After HBO's "The Wire," creator David Simon had a tall order on his hands when it came to following up what many regard (including me) as the best drama ever produced for television. "Treme" is nowhere near as brilliant, but it's no failure either, and like its predecessor manages to (almost) tell a compelling and very political story without resorting to the divisive, heavy-handed, and partisan approach we've come to expect from Hollywood.
Treme is a mostly Black New Orleans' neighborhood, one rich in the culture and music the city is most famous for. Set about a year after the devastating flood brought on by Katrina and feckless local and state Democrats, "Treme" is the story of the people of that region and how they cope, rebuild, and attempt to hang on to a way of life the water and the change that follows (developers, carpet baggers, government bureaucracies, and crime) threatens to take away.
It would take a thousand words to even begin to delve into the patch-quilt of characters, plots, and subplots the series somehow manages to keep track of. Almost everything, though, revolves around music, food, politics, and corruption. Story highlights include The Great Underused David Morse as an honest cop in a corrupt system; Melissa Leo as one of those obnoxious civil rights attorneys that aren’t so obnoxious when they have a legitimate cause to fight; the hilarious Steve Zahn as a hapless white-boy, social justice revolutionary; The Great Wendell Pierce as a trombonist trying to avoid real life through the forming of a band; and The Amazing Clarke Peters as a sanctimonious Mardi Gras Indian Chief incapable of gratitude towards the pretty amazing son he raised.
A special mention, though, is required for Khandi Alexander, whose shattering performance and heartbreaking story grabs hold of so many of the series' themes. Alexander's performance should've won every award available to her.
Some of these characters intertwine, others don’t but probably will in subsequent seasons, but everyone is connected through a shared love of who they are and where they came from; even if that love sometimes finds them on different sides of the same fight.
By definition, the story is politically correct. You can't imagine HBO offering an artistic genius like Simon the opportunity to spend millions to explore and share and advocate for a way of life in the American suburbs or a part of the Deep South home only to Caucasians. But the actual presentation is frequently more complicated than the subject matter and mostly manages to avoid politically correct traps. As he did with "The Wire," Simon doesn’t shy away from the sad fact that young Black men are the ones turning New Orleans into a post-Hurricane war zone or that government bureaucracies often do more damage than good in stifling the innovation and ability of individuals to pick themselves up.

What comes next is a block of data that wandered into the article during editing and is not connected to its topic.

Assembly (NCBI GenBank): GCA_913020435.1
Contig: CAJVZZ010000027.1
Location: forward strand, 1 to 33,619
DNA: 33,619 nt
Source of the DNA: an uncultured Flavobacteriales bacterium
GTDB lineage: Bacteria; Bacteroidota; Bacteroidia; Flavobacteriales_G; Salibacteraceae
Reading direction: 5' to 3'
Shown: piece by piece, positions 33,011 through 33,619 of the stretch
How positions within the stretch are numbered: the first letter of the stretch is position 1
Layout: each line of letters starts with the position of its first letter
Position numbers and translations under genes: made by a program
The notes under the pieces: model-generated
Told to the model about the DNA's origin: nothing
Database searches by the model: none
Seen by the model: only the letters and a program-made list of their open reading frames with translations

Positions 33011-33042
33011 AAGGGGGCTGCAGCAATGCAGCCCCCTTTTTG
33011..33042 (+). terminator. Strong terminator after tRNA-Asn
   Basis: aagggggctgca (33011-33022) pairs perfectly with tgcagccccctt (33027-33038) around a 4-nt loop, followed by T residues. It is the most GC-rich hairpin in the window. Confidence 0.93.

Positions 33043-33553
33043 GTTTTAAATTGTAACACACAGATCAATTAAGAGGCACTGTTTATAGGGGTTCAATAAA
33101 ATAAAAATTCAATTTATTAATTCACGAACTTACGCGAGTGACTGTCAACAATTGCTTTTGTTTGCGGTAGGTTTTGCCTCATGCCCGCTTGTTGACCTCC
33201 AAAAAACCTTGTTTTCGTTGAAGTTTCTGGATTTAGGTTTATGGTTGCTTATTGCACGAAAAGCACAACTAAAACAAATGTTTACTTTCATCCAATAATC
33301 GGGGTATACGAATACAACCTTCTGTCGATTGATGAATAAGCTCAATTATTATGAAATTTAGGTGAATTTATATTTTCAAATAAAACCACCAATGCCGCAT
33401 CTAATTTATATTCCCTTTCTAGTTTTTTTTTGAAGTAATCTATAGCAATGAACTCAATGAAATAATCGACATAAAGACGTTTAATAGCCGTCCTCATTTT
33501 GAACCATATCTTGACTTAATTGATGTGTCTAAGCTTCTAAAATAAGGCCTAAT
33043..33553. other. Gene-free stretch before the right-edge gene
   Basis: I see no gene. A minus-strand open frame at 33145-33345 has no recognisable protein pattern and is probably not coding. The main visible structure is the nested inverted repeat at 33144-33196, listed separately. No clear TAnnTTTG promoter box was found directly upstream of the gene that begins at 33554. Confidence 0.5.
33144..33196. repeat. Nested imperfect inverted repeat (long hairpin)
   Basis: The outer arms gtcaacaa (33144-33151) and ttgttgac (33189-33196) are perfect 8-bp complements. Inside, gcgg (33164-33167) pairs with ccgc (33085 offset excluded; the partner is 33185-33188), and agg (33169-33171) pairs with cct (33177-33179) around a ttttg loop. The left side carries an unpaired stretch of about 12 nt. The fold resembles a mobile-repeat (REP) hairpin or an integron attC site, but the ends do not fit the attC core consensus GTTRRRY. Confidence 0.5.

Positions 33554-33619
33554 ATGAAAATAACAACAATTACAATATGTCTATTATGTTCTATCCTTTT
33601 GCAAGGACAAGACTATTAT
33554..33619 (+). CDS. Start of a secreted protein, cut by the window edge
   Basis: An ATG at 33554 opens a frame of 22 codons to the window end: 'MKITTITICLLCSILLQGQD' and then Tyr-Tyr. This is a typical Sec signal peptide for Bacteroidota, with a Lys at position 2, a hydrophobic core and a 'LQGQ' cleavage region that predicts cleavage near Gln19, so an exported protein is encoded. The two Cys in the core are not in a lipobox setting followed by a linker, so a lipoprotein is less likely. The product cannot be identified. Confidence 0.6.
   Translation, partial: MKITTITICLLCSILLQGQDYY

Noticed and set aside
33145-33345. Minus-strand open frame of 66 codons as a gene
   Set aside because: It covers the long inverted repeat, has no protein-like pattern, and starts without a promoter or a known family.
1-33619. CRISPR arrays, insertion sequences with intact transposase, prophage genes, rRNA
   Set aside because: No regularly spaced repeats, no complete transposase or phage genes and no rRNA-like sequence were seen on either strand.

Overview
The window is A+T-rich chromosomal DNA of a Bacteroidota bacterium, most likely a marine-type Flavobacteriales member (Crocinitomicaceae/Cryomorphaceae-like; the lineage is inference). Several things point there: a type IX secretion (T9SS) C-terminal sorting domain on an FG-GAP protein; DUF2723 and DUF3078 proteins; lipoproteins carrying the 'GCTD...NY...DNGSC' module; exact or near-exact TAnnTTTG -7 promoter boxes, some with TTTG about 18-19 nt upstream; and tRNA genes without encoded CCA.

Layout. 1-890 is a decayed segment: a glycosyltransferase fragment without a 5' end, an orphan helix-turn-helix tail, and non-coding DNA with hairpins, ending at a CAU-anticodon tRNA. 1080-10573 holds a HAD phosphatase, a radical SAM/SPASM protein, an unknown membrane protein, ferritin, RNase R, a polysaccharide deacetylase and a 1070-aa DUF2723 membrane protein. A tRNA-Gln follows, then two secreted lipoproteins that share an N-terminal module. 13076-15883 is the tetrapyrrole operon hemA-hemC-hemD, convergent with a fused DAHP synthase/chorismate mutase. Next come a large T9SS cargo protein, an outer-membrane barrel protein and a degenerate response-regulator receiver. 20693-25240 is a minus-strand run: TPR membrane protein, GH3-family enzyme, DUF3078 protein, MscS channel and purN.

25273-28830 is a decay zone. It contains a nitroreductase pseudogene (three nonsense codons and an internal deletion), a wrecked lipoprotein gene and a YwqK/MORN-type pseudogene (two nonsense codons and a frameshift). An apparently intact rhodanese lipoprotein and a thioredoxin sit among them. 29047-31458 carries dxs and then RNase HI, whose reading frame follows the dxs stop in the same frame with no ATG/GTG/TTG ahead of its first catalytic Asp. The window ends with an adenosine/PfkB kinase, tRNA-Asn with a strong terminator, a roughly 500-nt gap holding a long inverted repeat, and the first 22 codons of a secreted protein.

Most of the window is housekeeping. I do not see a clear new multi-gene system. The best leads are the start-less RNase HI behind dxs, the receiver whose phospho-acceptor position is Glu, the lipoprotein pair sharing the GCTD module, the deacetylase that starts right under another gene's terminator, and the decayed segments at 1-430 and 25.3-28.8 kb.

In fact, through most of the season, the execrable Mayor Ray "chocolate city" Nagin is portrayed as the arch-villain through his race-baiting, incompetence, and the punitive fees he places on parade-goers as revenue enhancements.
Surprisingly, Republicans are portrayed sympathetically. Nelson Hidalgo plays the aforementioned carpet bagger, a politically-connected Hispanic Republican from Dallas who sees financial and political opportunity in the devastation, but not in a villainous way. Furthermore, the corruption he eventually finds himself involved in is through the city's Democrat-driven machine.
Like the city, the show is easy-going, flavorful, filled with all kinds of terrific music (that gets a little repetitive after a while). But as the season came to an end, it was unfortunate that the politics moved from the characters (which is fine) to the show itself doing the editorializing. One of the biggest job creators in that region is offshore oil, which is portrayed as an evil "taking something away" from the people, and a heavy-handed close up of Bush-Cheney portraits after a foreshadowing of how much better "the next administration" will be for "civil rights," was a real low-point.
Overall, though, I liked the characters and I was invested in their stories and relationships. Season three is set to premiere this fall, and I look forward to seeing what everyone's been up to.
'Treme: The Complete Second Season' is available at Amazon.com.